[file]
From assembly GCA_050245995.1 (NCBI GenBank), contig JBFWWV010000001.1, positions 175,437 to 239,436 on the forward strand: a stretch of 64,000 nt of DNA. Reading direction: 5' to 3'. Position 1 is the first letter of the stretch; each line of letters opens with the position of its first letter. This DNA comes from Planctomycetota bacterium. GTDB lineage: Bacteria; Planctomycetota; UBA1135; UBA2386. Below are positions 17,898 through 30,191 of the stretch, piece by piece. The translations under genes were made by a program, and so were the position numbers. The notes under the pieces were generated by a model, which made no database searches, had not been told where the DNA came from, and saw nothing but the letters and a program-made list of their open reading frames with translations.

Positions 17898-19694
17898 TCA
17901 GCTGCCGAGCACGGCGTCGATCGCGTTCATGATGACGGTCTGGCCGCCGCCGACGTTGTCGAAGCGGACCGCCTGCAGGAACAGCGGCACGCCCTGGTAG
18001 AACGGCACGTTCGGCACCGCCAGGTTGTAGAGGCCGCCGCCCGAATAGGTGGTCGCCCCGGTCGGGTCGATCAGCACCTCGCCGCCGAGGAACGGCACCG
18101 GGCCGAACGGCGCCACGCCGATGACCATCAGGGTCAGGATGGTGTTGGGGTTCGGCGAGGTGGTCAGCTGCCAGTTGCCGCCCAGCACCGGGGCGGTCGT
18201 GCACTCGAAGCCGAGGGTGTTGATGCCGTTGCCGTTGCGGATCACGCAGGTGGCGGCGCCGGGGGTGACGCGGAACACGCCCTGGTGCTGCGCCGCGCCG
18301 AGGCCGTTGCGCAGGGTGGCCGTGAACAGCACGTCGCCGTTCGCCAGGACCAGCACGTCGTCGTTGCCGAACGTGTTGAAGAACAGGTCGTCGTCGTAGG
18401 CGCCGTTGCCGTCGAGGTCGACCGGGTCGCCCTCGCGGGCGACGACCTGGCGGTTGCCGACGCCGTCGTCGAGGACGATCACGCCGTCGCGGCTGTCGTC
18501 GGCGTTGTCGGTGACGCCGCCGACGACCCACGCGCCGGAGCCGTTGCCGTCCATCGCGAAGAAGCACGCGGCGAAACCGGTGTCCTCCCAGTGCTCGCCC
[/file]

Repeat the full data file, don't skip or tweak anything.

From assembly GCA_050245995.1 (NCBI GenBank), contig JBFWWV010000001.1, positions 175,437 to 239,436 on the forward strand: a stretch of 64,000 nt of DNA. Reading direction: 5' to 3'. Position 1 is the first letter of the stretch; each line of letters opens with the position of its first letter. This DNA comes from Planctomycetota bacterium. GTDB lineage: Bacteria; Planctomycetota; UBA1135; UBA2386. Below are positions 17,898 through 30,191 of the stretch, piece by piece. The translations under genes were made by a program, and so were the position numbers. The notes under the pieces were generated by a model, which made no database searches, had not been told where the DNA came from, and saw nothing but the letters and a program-made list of their open reading frames with translations.

Positions 17898-19694
17898 TCA
17901 GCTGCCGAGCACGGCGTCGATCGCGTTCATGATGACGGTCTGGCCGCCGCCGACGTTGTCGAAGCGGACCGCCTGCAGGAACAGCGGCACGCCCTGGTAG
18001 AACGGCACGTTCGGCACCGCCAGGTTGTAGAGGCCGCCGCCCGAATAGGTGGTCGCCCCGGTCGGGTCGATCAGCACCTCGCCGCCGAGGAACGGCACCG
18101 GGCCGAACGGCGCCACGCCGATGACCATCAGGGTCAGGATGGTGTTGGGGTTCGGCGAGGTGGTCAGCTGCCAGTTGCCGCCCAGCACCGGGGCGGTCGT
18201 GCACTCGAAGCCGAGGGTGTTGATGCCGTTGCCGTTGCGGATCACGCAGGTGGCGGCGCCGGGGGTGACGCGGAACACGCCCTGGTGCTGCGCCGCGCCG
18301 AGGCCGTTGCGCAGGGTGGCCGTGAACAGCACGTCGCCGTTCGCCAGGACCAGCACGTCGTCGTTGCCGAACGTGTTGAAGAACAGGTCGTCGTCGTAGG
18401 CGCCGTTGCCGTCGAGGTCGACCGGGTCGCCCTCGCGGGCGACGACCTGGCGGTTGCCGACGCCGTCGTCGAGGACGATCACGCCGTCGCGGCTGTCGTC
18501 GGCGTTGTCGGTGACGCCGCCGACGACCCACGCGCCGGAGCCGTTGCCGTCCATCGCGAAGAAGCACGCGGCGAAACCGGTGTCCTCCCAGTGCTCGCCC